Where is Anita Baker?


t sounded like such a simple assignment.

“Anita Baker announced her retirement earlier this year,” my editor at BLAC Detroit emailed me. “I’d love it if we could do some kind of career retrospective.”

Anita Baker? The Songstress? “Giving You the Best That I Got.” “Sweet Love.” “No One in the World.” My personal favorite, “Just Because.” Eight-time Grammy winner. Platinum-selling recording star since her second LP Rapture in 1986. “The most promising black woman singer of the ’80s,” Dennis Hunt of the Los Angeles Times once extolled, a promise kept and far exceeded over a brilliant, sometimes tumultuous, four-decade career.


Oh, yes, I replied enthusiastically. In the pantheon of world-renowned black female vocalists with strong Detroit ties – Aretha, Gladys, Martha, Aaliyah – Anita, “the human saxophone,” earned her first-name stature a long time ago with a silvery contralto unlike any other. What’s more, this story would complete a full circle for me.

As pop music critic for The Detroit News in the 1980s, I wrote one of the first local feature stories on Baker, an interview subsequently syndicated nationwide. Just a few years removed from a receptionist job at a downtown Detroit law office, her innocence was disarming.

“It’s fantasy time,” Baker said then, laughing. “Even dreaming, I only dreamt as far as seeing myself in a recording studio. I always wanted to know what I would sound like on the equipment. So I’ve surpassed even my little dreams. It’s like I’m on a roll.”

For her millions of fans, however, the roll ended abruptly.

Clearly I got caught up in the rapture of doing one of the first and last print interviews with Anita Baker. Why not interview her again? She still calls Detroit home. How hard can it be to contact her?

What I hadn’t heard was that Baker announced her retirement Jan. 12 suddenly, without notice … and on Twitter.

Subsequent tweets reinforced her decision.

Well, I’d like to. I didn’t realize that, beyond her tweets and a brief, obscure interview on BlackDoctor.org, Baker hasn’t communicated publicly with anyone since declaring herself retired. And when you’re a retired entertainer, you don’t need a spokesperson.

Gregory Reed, the Detroit entertainment attorney who once paid $100,000 at auction to obtain the manuscript of Alex Haley’s first major work, The Autobiography of Malcolm X, while representing Anita, says Baker hasn’t been his client for some time. Another lawyer, Jamal Hamood, who was named in media accounts as her representative in a 2014 civil suit, sued Baker himself later that year. “I’m one of a long line of attorneys who has filed suit against her,” he said politely over the phone. “I’m probably not the guy you want to talk to.”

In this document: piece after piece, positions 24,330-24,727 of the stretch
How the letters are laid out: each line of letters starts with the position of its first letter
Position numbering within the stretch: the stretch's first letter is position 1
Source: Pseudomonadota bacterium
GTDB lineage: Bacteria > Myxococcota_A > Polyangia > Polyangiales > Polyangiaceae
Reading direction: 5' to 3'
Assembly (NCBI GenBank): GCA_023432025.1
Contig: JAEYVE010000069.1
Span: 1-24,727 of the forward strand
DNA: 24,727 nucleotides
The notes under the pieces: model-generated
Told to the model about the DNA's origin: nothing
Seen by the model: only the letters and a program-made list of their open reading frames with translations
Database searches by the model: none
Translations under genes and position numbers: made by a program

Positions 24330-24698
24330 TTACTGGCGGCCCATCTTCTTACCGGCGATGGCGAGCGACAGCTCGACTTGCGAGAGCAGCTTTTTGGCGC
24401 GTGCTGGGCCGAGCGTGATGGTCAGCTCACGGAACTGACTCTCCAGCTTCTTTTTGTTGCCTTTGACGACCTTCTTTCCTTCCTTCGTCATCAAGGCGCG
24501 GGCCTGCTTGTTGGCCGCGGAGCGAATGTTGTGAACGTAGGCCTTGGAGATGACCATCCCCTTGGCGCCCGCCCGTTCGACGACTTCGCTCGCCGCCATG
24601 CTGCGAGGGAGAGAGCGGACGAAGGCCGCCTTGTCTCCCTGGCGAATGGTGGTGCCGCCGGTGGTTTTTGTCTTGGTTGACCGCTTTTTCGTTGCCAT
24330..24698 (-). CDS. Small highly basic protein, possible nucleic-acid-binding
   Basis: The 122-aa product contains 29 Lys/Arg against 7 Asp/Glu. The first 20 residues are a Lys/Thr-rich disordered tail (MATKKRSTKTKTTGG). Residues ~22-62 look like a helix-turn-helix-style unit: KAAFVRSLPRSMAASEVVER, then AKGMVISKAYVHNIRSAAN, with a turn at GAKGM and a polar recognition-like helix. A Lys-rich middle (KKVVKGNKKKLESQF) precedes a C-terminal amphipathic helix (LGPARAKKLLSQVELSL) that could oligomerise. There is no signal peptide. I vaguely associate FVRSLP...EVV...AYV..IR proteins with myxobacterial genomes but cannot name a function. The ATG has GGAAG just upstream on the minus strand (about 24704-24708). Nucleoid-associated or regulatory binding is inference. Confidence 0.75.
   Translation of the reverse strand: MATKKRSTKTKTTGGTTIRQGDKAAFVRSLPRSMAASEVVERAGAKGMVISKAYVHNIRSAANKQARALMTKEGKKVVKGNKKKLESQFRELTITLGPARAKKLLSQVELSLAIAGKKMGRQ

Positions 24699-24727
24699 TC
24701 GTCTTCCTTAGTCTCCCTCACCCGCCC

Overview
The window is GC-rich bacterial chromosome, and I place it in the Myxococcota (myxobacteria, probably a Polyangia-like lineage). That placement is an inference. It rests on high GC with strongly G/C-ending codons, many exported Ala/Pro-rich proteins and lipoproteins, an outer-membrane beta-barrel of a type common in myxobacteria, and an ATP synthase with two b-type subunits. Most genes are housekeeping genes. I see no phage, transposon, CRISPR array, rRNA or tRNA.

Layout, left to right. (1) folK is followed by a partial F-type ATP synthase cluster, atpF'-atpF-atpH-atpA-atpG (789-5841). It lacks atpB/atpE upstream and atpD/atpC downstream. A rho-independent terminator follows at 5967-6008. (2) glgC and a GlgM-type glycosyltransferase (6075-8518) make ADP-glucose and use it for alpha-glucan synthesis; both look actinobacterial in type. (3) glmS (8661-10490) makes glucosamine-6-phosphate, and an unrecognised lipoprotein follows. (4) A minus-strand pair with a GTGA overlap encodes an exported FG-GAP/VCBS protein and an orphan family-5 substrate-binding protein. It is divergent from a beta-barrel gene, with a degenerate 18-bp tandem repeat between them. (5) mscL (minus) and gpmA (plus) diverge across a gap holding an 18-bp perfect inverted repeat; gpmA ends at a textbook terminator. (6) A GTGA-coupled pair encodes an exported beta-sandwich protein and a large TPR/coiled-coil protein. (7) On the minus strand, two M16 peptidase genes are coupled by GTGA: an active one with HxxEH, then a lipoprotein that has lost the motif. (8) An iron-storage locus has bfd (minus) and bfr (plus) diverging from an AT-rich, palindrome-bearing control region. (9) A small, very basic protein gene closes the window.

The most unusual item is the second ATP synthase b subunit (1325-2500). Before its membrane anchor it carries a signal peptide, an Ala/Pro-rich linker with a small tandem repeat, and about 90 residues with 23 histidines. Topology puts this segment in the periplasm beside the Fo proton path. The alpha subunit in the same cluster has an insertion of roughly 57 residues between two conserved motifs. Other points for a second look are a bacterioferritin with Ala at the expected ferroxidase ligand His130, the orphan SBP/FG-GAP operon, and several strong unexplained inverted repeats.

I reached out to musicians, agents, club owners, recording studios, reputed friends, known associates. Nothing. Suddenly, it hit me: She retired via Twitter; maybe she can be contacted the same way! Thus began a campaign of at least one tweet a day.

“You were gracious enough to let me interview you in the past,” I wrote. “May I talk to you again?”

“On 1/12 you tweeted, ‘Coffee’s always on. Stop by ANYtime,’” I noted. “I’d like a cup, please!”


In the BlackDoctor article, Baker suggests that raising her two sons and caring for her two ailing parents – her father, who eventually died of bone cancer, then her mother, who fell victim to Alzheimer’s disease – took precedence over her singing career for so long that it was hard to get back in the groove. In hindsight, perhaps the sudden nature of her announcement and subsequent reclusiveness shouldn’t be surprising: Anita Baker has a reputation for being as unpredictable as she is tempestuous.

“Someone just asked me, ‘Which artist made you absolutely love what you do and want to quit at the same time?’” pondered Gerard Smerek, the Detroit recording engineer considered one of the best in the industry, who began working with Baker on her Giving You the Best That I Got LP. “Without blinking an eye, I said, ‘Anita.’

“Don’t get me wrong, I love Anita. She’s brilliant. When we were all locked in, it was like skating around the universe. Anita is just a genius. And her own worst enemy.”

Smerek put me in touch with Detroit producer Michael J. Powell, arguably the one person most responsible for Baker’s success. Powell spotted her singing with a band at the old Cabaret Lounge in the mid ’70s and persuaded her to join his R&B group, Chapter 8. “They had her singing background,” he recalled.

Powell, who produced Baker’s multi-platinum LPs Rapture, Giving You the Best That I Got and Compositions, said he hadn’t spoken with her for a while – and remains stunned by her retirement. “That’s unbelievable,” he said. “As hard as it is for black folks to reach the status she reached, then to say ‘I’m going to retire’ doesn’t make any sense.”

He’s hoping Baker changes her mind someday. The two had another album ready to record.

“We had breakfast at the Hudson Cafe downtown, and talked about what we wanted to do and how we should do it,” Powell related. “So I went to work. I wrote 10 songs, called her and said, ‘Anita, I got some stuff I want you to hear.’ We met at Harmonie Park Studios, played the songs and she cried like a baby. She said, ‘This is exactly what I want. This is perfect.’”

Powell dubbed a tape for her and waited for further instructions. Weeks passed.

“I called her to see what’s up and if she was all right. She said, ‘Michael, I can’t do these songs.’ I asked why and she said, ‘They remind me too much of Walter.’” (Walter Bridgforth Jr., her ex-husband, whom she divorced in 2008.)

“I said, ‘That’s what songs like this are made from!’ They’re at least two years old, but they’re timeless. I’m going to hang on to them just a little bit longer, because Anita is so funny. Any day she might call and say, Mike, I’m over it, let’s do these songs.’ They were tailor-made for her.”


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